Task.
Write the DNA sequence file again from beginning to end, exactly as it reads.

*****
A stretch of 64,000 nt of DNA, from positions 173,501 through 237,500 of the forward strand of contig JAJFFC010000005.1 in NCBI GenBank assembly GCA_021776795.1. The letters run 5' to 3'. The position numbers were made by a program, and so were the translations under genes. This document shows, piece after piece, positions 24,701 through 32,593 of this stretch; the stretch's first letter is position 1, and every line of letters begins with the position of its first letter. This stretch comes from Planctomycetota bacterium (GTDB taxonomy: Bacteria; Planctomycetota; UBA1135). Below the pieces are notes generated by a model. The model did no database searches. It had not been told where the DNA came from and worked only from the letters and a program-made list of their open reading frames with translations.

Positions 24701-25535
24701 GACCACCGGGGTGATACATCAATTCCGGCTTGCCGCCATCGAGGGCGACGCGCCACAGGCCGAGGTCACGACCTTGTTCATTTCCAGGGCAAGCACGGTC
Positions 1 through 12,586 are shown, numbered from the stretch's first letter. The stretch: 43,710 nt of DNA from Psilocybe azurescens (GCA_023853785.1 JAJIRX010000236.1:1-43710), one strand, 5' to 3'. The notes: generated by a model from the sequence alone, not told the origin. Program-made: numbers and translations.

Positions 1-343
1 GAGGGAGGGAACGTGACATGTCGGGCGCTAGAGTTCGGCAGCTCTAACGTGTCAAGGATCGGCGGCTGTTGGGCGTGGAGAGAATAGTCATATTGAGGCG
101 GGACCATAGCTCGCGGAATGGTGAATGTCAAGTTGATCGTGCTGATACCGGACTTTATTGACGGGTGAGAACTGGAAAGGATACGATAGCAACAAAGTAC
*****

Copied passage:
A stretch of 64,000 nt of DNA, from positions 173,501 through 237,500 of the forward strand of contig JAJFFC010000005.1 in NCBI GenBank assembly GCA_021776795.1. The letters run 5' to 3'. The position numbers were made by a program, and so were the translations under genes. This document shows, piece after piece, positions 24,701 through 32,593 of this stretch; the stretch's first letter is position 1, and every line of letters begins with the position of its first letter. This stretch comes from Planctomycetota bacterium (GTDB taxonomy: Bacteria; Planctomycetota; UBA1135). Below the pieces are notes generated by a model. The model did no database searches. It had not been told where the DNA came from and worked only from the letters and a program-made list of their open reading frames with translations.

Positions 24701-25535
24701 GACCACCGGGGTGATACATCAATTCCGGCTTGCCGCCATCGAGGGCGACGCGCCACAGGCCGAGGTCACGACCTTGTTCATTTCCAGGGCAAGCACGGTC
Positions 1 through 12,586 are shown, numbered from the stretch's first letter. The stretch: 43,710 nt of DNA from Psilocybe azurescens (GCA_023853785.1 JAJIRX010000236.1:1-43710), one strand, 5' to 3'. The notes: generated by a model from the sequence alone, not told the origin. Program-made: numbers and translations.

Positions 1-343
1 GAGGGAGGGAACGTGACATGTCGGGCGCTAGAGTTCGGCAGCTCTAACGTGTCAAGGATCGGCGGCTGTTGGGCGTGGAGAGAATAGTCATATTGAGGCG
101 GGACCATAGCTCGCGGAATGGTGAATGTCAAGTTGATCGTGCTGATACCGGACTTTATTGACGGGTGAGAACTGGAAAGGATACGATAGCAACAAAGTAC